Sweetgrass Bear sculptor explains statue’s role in reconciliation
Most students passing through the southwest corner of Quad see a bear statue. But Stewart Steinhauer, the statue’s sculptor, sees a spiritual teacher that all students can learn from.
The Sweetgrass Bear symbolizes the spiritual connection between indigenous land and culture that Steinhauer believes to be missing from the reconciliation of indigenous peoples in Canada.
The University of Alberta has recently purchased three Steinhauer pieces to commemorate Treaty 6, which turns 140 years old this year. The other two bears, Treaty Bear and Little Treaty Bear, are at Enterprise Square and Augustana Campus.
“Anyone who sees (the bears) will be struck by the powerful relationships between them,” Steinhauer said.
Steinhauer said he is always working on multiple different sculpting projects at a time. To accommodate this, he orders up to 90,000lbs of raw granite from his suppliers. The Sweetgrass Bear itself weighed a total of 14,000lbs of stone.
“My sculpture doesn’t exist as discrete single pieces of sculpture, but instead as a collection coming into being over time,” Stienhauer said.
The Sweetgrass Bear is intended as a reminder for students to recognize the presence of indigenous culture on and off campus. The first step to reconciliation is recognizing indigenous culture, Steinhauer said.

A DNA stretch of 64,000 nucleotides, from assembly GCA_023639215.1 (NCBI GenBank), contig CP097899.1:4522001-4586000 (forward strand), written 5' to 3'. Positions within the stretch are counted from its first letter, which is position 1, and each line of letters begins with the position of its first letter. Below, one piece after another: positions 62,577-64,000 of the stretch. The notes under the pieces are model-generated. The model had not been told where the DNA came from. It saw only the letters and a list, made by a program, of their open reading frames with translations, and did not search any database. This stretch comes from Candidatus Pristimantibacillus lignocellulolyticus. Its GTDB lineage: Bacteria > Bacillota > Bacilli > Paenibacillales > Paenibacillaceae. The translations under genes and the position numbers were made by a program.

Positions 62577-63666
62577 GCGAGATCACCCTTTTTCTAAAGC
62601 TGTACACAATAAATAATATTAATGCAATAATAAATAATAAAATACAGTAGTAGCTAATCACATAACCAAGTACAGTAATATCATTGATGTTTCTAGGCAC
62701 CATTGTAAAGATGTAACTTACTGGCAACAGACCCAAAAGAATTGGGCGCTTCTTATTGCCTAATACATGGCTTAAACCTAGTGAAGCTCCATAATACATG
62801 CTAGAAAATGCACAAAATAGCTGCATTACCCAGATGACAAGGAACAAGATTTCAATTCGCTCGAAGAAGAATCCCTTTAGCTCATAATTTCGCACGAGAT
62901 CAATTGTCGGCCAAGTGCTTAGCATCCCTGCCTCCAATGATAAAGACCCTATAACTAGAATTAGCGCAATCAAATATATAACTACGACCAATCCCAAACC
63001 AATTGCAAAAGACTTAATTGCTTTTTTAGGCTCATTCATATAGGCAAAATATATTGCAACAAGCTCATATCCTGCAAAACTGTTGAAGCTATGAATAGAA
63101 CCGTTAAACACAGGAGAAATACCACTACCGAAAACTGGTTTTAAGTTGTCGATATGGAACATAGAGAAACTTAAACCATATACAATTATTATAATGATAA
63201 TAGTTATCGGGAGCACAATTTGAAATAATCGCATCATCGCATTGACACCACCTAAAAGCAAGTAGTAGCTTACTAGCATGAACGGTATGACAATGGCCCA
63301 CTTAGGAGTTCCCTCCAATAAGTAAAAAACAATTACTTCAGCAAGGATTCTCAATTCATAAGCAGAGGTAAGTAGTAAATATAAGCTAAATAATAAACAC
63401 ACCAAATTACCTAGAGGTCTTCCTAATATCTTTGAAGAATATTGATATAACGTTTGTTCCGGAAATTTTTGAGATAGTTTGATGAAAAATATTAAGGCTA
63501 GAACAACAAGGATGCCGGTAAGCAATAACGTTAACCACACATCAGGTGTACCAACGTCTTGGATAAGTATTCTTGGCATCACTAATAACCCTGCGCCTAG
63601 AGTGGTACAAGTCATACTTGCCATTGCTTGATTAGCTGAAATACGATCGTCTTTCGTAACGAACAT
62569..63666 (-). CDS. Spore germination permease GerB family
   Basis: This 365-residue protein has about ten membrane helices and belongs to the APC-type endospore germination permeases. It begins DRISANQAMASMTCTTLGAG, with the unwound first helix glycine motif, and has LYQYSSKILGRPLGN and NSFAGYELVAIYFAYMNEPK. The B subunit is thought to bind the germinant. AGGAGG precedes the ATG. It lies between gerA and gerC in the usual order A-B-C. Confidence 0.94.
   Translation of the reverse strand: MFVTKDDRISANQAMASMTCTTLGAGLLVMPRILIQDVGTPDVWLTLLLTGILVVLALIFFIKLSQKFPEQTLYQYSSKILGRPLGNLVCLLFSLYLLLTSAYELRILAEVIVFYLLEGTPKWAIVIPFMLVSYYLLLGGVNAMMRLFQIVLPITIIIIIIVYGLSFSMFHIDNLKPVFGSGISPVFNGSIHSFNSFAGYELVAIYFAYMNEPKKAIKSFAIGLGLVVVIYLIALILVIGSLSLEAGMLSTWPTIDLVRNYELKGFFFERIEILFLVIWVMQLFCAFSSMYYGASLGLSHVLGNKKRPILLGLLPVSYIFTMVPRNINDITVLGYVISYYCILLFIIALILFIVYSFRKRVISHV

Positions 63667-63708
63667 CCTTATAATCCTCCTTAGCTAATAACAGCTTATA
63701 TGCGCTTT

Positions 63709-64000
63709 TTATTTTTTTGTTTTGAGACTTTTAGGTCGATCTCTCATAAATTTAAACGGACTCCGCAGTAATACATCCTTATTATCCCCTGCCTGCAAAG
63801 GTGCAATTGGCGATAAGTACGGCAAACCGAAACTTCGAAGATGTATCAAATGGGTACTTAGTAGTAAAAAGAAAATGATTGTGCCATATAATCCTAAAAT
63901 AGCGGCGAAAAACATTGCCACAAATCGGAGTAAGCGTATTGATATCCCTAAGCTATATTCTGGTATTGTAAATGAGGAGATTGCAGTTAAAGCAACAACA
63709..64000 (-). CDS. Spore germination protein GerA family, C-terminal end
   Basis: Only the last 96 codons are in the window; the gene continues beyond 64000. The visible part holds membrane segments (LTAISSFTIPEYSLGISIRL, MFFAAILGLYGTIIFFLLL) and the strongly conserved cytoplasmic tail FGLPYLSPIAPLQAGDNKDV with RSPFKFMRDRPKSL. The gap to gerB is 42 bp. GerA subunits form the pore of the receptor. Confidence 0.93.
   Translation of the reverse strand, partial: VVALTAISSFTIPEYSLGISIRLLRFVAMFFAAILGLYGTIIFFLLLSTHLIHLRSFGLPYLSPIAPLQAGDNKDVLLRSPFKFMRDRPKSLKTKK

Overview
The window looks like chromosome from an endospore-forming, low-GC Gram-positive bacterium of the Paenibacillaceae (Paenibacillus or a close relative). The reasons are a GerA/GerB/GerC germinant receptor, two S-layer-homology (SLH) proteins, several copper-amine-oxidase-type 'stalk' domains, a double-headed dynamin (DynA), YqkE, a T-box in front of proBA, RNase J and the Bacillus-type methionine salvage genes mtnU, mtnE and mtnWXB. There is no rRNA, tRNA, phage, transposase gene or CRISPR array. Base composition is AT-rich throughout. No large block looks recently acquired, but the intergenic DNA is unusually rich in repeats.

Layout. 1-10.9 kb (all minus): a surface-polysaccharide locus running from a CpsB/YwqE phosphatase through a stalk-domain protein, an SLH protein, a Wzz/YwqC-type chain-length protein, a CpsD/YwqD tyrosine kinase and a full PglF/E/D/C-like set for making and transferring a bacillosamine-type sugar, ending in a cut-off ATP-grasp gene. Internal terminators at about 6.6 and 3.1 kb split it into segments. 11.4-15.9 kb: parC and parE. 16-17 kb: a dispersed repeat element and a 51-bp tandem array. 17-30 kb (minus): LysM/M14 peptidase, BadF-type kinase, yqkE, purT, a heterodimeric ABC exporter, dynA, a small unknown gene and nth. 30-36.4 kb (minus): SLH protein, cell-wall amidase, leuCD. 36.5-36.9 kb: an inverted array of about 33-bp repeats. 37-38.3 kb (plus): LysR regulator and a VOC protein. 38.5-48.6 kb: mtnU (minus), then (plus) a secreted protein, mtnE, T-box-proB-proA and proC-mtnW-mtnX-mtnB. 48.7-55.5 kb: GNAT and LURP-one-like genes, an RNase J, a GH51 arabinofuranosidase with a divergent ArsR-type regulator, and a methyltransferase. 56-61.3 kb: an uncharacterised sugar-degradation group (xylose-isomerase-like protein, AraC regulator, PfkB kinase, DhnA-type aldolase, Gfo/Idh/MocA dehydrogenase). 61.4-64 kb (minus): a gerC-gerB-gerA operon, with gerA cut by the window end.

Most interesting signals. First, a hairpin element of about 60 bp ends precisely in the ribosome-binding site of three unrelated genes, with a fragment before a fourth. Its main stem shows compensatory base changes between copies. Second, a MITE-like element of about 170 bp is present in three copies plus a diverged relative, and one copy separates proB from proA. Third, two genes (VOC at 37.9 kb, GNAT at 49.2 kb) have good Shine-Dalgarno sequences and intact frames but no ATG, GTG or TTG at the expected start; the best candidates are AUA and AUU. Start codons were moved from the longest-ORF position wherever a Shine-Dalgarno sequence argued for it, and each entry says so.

As a Cree man, Steinhauer is a self-proclaimed atheist. He sees religion as distinct from spirituality, which he practices through his carving of granite, or the “skin of Mother Earth.”
“(Carving granite) is healing, it’s where I find my own trauma,” Steinhauer said.
Steinhauer and 10,000 other residents call Saddle Lake Reserve on Treaty 6 territory home. Many of those living on the reserve are experiencing impoverished conditions, he said. Canadian education systems can worsen the situations of indigenous people who often “lack a sense of identity (in schools).”
Steinhauer added that formal education systems continue to “impose new identities” on aboriginal youth instead of recognizing the spiritual connection many indigenous people have with the natural world. He added the complexities of reserve life continue to go unheard of in classroom settings.
Steinhauer said humans must connect with the land on a spiritual level to ensure that ceremonial acknowledgments of Treaty 6 by lecturers, politicians, and university officials, are meaningful and not just obligatory. The sculptor said the Sweetgrass Bear’s teachings were “to help humans connect to the land on a spiritual level.”